Triumph Tiger 800 XCx

best-adv-bikes-gear-patrol-triumph2
Light weight, manageable power and rider-focused electronic systems make the Tiger 800 XCx Triumph’s best off-road handling bike ever. The 800cc inline-three 58 lb-ft of smooth, even torque via a ride-by-wire system is enough to keep things exciting on the pavement and predictable in the dirt. But one of the highlights of the Tiger is the defeat-able ABS. In Off-Road Mode, ABS to the rear wheel is switched off, allowing for better rotation, tighter turns and a little more fun under braking. Pound for pound, the Triumph Tiger 800 XCx is one of, if not the best middleweight adventure bike on the market.

Engine: 800cc In-Line Three-Cylinder
Horsepower: 95
Torque: 58 lb-ft
Weight (dry): 450 pounds
Rider Modes: Road, Off-Road, Off

Honda Africa Twin


The Africa Twin is an incredibly capable bike. The chassis and suspension shine thanks to the incredible engineering at work. regardless if you choose the DCT or six-speed manual transmission, as a package, the Africa Twin is a seriously well-sorted machine. Regardless of transmission choice, it won’t disappoint adventurers keen on piloting a direct descendant of a Dakar winner, down any dusty path.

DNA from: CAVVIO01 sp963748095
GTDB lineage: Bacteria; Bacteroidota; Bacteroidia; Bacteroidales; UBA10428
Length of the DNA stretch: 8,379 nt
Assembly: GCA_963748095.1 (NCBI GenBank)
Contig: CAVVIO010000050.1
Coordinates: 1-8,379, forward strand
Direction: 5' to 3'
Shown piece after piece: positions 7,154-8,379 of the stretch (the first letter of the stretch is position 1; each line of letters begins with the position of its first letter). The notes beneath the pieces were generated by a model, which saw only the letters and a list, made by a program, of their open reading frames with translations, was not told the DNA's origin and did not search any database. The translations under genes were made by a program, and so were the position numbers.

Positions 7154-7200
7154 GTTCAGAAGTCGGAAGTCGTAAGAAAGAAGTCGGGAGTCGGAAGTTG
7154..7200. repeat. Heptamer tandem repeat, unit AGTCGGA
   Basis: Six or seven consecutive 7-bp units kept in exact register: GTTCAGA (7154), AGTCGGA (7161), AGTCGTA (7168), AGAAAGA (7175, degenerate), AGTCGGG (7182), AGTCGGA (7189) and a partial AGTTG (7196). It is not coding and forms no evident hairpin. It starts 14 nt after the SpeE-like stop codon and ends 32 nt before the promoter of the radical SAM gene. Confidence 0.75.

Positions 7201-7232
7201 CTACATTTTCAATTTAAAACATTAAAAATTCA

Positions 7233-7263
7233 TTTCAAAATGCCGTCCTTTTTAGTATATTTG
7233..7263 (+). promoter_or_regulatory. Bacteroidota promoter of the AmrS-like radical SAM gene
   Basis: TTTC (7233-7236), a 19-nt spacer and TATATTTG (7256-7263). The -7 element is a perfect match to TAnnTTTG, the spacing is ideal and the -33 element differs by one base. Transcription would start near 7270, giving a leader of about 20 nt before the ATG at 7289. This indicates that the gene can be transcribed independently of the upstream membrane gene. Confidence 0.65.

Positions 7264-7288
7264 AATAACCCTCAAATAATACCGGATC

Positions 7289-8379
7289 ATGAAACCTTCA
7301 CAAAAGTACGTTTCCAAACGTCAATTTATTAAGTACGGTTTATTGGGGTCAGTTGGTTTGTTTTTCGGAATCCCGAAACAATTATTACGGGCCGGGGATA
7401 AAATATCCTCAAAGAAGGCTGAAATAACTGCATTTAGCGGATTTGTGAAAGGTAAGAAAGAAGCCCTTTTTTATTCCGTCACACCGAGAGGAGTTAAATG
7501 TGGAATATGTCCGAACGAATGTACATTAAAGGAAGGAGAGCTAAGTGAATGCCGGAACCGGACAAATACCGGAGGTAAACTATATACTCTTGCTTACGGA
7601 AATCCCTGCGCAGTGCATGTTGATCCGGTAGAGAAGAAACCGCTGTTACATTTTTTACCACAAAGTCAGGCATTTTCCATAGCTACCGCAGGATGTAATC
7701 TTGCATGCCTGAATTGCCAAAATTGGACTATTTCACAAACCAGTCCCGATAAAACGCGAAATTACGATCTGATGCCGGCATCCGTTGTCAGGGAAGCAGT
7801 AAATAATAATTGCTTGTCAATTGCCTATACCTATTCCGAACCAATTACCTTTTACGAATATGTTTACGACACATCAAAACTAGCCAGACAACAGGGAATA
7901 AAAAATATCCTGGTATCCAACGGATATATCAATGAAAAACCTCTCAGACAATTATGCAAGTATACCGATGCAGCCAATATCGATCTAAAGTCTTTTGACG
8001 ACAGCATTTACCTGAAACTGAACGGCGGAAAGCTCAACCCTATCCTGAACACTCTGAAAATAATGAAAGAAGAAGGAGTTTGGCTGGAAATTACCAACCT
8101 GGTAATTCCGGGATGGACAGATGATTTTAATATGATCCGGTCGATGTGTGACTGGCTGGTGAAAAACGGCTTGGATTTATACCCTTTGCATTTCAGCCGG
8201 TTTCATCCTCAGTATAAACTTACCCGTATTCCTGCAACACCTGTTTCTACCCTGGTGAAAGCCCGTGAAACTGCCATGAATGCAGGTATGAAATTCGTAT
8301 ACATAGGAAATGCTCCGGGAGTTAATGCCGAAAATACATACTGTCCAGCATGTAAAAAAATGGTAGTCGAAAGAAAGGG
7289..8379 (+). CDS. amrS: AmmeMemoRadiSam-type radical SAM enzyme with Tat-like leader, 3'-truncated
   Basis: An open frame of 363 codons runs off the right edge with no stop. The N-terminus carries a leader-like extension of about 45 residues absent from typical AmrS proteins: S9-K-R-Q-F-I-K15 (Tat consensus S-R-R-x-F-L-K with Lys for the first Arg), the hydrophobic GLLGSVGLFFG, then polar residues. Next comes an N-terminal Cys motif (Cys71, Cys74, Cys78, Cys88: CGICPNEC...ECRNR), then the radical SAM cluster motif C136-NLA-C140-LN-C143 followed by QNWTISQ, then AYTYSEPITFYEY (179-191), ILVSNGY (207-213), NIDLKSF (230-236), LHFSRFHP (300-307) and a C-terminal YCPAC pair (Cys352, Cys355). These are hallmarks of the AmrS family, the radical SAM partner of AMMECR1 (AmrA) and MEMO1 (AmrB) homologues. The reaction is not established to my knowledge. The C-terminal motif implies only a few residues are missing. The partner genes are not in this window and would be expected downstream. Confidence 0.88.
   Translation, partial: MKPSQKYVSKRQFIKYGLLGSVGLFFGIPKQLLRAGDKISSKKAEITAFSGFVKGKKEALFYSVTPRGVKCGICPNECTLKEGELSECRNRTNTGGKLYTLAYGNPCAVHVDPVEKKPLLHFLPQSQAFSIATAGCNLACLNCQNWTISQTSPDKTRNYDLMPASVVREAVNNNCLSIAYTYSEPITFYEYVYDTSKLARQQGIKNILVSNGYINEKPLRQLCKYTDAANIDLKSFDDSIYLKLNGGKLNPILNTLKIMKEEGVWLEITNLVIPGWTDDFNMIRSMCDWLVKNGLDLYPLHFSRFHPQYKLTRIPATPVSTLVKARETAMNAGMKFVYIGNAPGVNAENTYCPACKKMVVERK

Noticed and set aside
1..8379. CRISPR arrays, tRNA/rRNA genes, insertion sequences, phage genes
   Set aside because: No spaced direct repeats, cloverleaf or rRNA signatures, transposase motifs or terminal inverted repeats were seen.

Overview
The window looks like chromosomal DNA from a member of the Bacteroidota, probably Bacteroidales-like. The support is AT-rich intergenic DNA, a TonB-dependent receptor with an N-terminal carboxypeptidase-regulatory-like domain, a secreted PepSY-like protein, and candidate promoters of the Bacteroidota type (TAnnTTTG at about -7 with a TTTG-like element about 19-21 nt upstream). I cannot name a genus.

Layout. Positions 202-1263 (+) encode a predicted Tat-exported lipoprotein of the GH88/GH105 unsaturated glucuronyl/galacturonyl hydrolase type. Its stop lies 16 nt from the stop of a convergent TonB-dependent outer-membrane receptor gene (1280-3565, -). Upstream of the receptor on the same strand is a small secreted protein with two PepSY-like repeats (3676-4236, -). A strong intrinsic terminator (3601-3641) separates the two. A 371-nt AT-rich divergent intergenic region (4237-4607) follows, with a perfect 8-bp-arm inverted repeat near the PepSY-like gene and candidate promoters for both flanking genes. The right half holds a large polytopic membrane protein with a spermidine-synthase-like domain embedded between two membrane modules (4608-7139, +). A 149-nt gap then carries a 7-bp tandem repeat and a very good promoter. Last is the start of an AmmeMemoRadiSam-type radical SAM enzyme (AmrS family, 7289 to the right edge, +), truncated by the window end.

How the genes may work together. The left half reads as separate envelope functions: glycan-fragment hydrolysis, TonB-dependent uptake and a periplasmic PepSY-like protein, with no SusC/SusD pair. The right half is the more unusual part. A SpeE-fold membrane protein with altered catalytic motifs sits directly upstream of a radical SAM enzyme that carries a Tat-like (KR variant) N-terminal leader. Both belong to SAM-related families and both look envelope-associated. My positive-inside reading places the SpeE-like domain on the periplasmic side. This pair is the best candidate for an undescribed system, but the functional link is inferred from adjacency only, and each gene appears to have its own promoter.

Engine: 998cc Parallel-twin
Horsepower: 94
Torque: 72 lb-ft
Weight (fully-loaded): 511 pounds
Rider Modes: Normal, Sport (Level-1, -2, -3)

BMW R1200 GS Adventure

best-adv-bikes-gear-patrol-bmwr12003
30 years of perpetual refinement, iconic exposed cylinders, minimalist styling and aggressive body work lets you know the BMW R1200 GS Adventure isn’t just some weekend warrior’s plaything — it’s the bike you choose in a post-apocalyptic Mad Max scenario. With 125 horsepower and a 400-mile range, the only foreseeable limits are the rider. Electronically adjustable ABS, traction control and suspension means that, fully loaded panniers or stripped naked, the R1200 GS Adventure is one of the best-handling and most versatile bikes, on road or off.

Engine: 1,170cc Air/Oil-Cooled Flat-Twin
Horsepower: 125
Torque: 92 lb-ft
Weight (wet): 580 pounds